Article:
I won't be getting to Pullman for Washington State's home football opener Saturday against Eastern Washington. (My boss, Jeff "Screamin' Eagle" Morrow, will be.) But I won't be able to watch the game, either, because my satellite provider, Dish, does not carry the Pac-12 Network.
In compiling the weekend TV/radio listings tonight, I felt my frustration rising when I realized that the Cougars will be, in essence, blacked out for a metro area that's just two hours away from Martin Stadium. I thought it was bad when I lived 80 miles from Oakland and couldn't watch Raider games on Sundays.
OK, maybe that wasn't such a bad thing considering their record. If people weren't going to the games, what made the NFL think fans would want to watch the team on TV? I had better things to do with my three hours than watch the Raiders lose again, like vacuuming or grocery shopping. Heck, taking a nap sounded pretty darn awesome.
But this Pac-12 problem is not just an issue for WSU fans or the Tri-Cities. It's an issue all across the state, and in Oregon, and in California, and it's affecting fans of every Pac-12 team. What's the holdup here? We're just about two weeks into the season, and so far, several cable and satellite providers haven't signed on to carry the Pac-12 Network. I see friends on Facebook petitioning their providers to make a deal already, but alas, no movement.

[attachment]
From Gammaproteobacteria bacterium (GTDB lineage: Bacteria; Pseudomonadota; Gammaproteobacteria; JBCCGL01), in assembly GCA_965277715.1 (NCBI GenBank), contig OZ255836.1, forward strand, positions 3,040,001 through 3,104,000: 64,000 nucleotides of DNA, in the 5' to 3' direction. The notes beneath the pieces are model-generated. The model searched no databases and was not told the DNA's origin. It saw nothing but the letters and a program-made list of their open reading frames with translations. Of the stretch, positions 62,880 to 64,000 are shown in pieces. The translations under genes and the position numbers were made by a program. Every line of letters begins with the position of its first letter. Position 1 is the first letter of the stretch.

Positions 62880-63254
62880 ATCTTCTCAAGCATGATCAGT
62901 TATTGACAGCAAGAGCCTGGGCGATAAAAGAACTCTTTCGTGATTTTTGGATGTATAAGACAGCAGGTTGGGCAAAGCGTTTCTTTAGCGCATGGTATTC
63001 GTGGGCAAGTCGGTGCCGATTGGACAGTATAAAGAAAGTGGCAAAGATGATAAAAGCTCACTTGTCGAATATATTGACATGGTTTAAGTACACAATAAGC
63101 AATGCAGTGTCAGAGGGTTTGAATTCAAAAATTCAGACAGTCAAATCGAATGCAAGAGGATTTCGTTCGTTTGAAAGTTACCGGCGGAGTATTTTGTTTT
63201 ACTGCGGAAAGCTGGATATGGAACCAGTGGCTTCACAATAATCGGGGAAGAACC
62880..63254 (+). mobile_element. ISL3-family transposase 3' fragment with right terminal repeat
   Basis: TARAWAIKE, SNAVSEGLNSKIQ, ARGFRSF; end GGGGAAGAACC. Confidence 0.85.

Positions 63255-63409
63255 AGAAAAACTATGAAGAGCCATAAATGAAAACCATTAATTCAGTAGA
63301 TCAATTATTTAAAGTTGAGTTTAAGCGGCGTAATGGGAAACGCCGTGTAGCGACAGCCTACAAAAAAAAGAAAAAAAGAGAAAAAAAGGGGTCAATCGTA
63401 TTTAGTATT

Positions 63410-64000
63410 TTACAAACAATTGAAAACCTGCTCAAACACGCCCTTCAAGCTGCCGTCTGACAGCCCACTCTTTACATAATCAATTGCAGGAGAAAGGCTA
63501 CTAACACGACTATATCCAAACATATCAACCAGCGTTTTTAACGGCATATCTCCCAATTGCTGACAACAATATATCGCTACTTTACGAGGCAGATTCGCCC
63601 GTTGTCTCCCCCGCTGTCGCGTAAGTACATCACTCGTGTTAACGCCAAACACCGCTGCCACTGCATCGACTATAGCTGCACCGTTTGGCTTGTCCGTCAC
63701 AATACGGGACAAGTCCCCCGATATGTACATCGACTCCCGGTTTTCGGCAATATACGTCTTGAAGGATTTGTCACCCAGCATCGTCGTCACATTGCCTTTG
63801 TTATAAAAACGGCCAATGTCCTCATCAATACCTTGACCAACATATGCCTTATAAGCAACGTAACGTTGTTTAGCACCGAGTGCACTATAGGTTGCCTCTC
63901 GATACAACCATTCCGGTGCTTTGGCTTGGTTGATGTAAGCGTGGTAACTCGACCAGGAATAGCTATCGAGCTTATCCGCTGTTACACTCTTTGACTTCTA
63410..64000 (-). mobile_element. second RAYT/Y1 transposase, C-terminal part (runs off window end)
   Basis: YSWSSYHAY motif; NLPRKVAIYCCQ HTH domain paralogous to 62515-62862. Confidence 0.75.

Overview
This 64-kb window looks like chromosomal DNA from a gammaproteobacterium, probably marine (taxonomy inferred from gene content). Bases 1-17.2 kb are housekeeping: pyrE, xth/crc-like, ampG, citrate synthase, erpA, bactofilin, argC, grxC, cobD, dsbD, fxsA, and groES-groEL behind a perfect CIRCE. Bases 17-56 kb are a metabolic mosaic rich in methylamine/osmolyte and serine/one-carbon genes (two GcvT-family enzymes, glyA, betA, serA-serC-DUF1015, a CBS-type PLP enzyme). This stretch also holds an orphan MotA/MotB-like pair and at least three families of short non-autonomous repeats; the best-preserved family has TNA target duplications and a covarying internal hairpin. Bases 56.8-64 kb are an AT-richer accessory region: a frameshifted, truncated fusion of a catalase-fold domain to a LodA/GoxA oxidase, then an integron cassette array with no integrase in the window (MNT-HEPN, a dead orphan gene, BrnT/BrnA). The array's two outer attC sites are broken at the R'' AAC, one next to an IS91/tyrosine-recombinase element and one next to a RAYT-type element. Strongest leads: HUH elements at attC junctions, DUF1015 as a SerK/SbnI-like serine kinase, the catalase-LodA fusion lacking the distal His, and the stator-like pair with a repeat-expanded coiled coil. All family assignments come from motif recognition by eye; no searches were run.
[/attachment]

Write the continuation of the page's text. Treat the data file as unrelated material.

Never miss a local story.
So I guess I will roll out of bed Saturday morning and turn on the radio to listen to the game. With the advent of fancy TV technology, radio can seem so quaint at times, and yet, it's the only thing getting the job done. And for free.